The Wild Immersion Jane Goodall partnership offers stunning opportunities to be up close and personal with animals in places such as Africa, the Amazon, and even underwater. They leave cameras in those locations so students can see how the animals are interacting in a natural environment and get the feel as though they are there in person. Hearing Henderson explain this reminded me of the show “Wild Kingdom” from years ago.
Lenovo also worked with schools to get an idea of different objectives and materials that would best benefit students and teachers. For helping students to build empathy, Lenovo offers New Realities. They interview 10 young women about their lives which helps students learn from different perspectives and to be more closely connected to those experiences through VR.
VR Classroom 2 offers a complete solution through its content, device management, the hardware, training available, and the support offered for getting started with it in middle and high school settings. It is important to offer options to audiences that will lead to more authentic and meaningful experiences that will also promote the development of essential skills for their future. With virtual reality possibilities, we now have the opportunity to reimagine learning and create immersive and more engaging learning opportunities for all students.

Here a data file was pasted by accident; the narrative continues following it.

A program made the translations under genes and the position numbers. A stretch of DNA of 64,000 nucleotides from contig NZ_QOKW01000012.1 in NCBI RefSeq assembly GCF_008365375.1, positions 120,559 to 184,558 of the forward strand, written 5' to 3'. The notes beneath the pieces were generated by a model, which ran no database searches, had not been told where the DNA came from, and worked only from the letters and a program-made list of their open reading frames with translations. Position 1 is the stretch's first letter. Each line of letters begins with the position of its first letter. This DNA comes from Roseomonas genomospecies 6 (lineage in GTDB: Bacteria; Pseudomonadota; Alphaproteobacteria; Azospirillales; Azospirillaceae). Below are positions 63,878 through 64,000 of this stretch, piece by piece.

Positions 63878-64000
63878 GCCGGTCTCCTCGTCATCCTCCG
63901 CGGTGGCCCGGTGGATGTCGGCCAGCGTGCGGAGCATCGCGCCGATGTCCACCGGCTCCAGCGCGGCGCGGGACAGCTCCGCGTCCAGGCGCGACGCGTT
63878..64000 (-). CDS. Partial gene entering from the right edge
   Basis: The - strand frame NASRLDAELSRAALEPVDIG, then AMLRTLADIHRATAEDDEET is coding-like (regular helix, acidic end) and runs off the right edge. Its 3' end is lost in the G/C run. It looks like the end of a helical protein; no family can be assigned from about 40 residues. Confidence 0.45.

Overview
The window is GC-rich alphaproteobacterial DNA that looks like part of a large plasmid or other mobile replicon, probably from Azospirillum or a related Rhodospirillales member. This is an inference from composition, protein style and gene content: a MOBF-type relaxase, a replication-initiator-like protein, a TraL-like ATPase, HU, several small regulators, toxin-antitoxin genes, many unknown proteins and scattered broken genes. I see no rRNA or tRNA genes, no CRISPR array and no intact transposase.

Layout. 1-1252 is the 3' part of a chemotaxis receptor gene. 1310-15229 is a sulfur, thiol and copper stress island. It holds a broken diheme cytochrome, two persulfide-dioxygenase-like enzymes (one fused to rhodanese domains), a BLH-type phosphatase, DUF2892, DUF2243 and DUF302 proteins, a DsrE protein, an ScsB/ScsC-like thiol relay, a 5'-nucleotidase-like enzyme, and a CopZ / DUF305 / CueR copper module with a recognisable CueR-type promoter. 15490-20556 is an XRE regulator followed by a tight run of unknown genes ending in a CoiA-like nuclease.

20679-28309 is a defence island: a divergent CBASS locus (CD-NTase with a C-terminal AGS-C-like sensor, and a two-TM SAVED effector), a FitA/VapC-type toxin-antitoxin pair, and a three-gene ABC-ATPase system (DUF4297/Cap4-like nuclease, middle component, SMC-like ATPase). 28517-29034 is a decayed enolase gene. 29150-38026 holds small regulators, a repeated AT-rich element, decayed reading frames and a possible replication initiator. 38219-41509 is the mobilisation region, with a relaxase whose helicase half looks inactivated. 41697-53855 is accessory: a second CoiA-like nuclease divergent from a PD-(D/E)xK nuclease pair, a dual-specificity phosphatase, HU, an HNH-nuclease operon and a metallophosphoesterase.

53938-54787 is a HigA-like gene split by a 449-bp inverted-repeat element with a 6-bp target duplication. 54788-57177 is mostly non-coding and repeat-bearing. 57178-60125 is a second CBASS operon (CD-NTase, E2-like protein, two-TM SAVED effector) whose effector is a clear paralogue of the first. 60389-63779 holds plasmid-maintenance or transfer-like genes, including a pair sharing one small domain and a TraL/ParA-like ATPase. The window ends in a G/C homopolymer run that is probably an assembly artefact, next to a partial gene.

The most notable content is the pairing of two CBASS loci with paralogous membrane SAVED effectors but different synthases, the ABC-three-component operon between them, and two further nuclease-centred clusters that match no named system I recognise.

For more, see:
- 8 Ways to Bring Augmented and Virtual Reality into the Classroom
- Reimagining the Textbook with Virtual Reality
- Virtual Reality in the Classroom is Becoming the New Norm